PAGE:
What parents need to know
Parents Need to Know
Parents need to know that Title Town Racing is a Facebook game that puts players in charge of running a stock car racing team tied to a real-world NASCAR fantasy league. By expanding their virtual race team and challenging Facebook friends to races, players unlock top NASCAR drivers to enter in each weekend's real-world race. Content is innocuous, though, like most Facebook games, there is potential for personal information to be shared among players.
What's it about?
TITLE TOWN RACING is a social game that's part racing sim and part NASCAR fantasy league. Players are in charge of managing a racing team and race track, which involves buying new cars and upgrading their performance; purchasing grandstands, concession stands, and other decorations; and sending cars out on practice runs and races. Each week, players choose which drivers to enter in Sunday's race, and receive bonuses based on how well those drivers perform. Top tier drivers are locked at first, but players can unlock them by earning coins, fans, and wrenches throughout the week as they upgrade their race team. Like most Facebook games, players can take shortcuts by spending real-world cash.
Is it any good?
Title Town Racing's combination of NASCAR fantasy league and social gaming sim is very enjoyable. The sim aspect means that players have something to do while they're waiting for the next race, and the fact that they have to work to unlock the best drivers each week provides a solid motivation to keep playing. The use of real-world currency can certainly speed up the process, and some exclusive items can only be purchased with "Bills," but the game does not require or force the player to spend real money to sign top talent. And players can participate in the fantasy pool each week regardless of who they've unlocked since the lower-tier drivers are always available. As a social game alone, Title Town Racing would be a fun racing simulation, but add the fantasy league aspect and you have a real winner for NASCAR fans.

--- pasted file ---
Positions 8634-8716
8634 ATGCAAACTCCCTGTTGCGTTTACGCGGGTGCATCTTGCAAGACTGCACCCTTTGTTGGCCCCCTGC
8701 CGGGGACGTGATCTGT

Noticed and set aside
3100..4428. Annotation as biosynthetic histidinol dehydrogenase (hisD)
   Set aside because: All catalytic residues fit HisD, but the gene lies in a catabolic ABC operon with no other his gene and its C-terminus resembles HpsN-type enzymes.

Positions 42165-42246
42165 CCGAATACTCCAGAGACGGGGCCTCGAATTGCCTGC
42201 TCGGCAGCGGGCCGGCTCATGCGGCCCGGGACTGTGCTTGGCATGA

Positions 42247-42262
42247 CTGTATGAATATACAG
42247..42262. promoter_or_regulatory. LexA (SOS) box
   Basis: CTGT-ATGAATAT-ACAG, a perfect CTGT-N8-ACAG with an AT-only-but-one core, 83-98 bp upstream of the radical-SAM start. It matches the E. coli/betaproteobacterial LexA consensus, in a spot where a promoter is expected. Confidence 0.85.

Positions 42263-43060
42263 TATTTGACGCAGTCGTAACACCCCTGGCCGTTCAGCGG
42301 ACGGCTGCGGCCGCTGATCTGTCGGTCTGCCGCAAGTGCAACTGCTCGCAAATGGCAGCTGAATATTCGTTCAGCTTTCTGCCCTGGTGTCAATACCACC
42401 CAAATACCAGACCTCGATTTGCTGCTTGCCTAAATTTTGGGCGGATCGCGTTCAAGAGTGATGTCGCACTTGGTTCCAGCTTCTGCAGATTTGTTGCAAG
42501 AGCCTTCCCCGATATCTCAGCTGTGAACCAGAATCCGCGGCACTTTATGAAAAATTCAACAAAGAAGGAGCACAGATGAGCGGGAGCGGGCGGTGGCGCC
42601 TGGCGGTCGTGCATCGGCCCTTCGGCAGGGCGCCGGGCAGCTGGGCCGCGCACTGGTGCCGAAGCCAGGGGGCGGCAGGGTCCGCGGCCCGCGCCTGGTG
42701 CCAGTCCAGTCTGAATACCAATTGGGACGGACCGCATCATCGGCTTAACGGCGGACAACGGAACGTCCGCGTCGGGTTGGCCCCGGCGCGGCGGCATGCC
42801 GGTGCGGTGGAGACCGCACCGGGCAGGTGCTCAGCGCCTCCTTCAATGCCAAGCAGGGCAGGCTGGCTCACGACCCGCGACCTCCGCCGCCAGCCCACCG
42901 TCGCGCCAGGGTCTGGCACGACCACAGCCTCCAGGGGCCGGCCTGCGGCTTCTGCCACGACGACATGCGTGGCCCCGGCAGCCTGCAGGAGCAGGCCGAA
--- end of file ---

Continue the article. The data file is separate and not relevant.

Online interaction: Players can challenge friends to race in a short reflex-based mini-game to earn extra coins and fans and unlock certain drivers for the fantasy league. There's a Tailgate message board built into the game where players can chat about game- and NASCAR-related topics, and post friend requests, which could give strangers access to personal information.
Families can talk about...
Families can talk about why they picked the drivers they did for a particular race. Was it based on the driver's overall number of wins or past success at that track, or was it due to sentimental reasons?
Families can also review how to use social networking web sites, like Facebook, responsibly.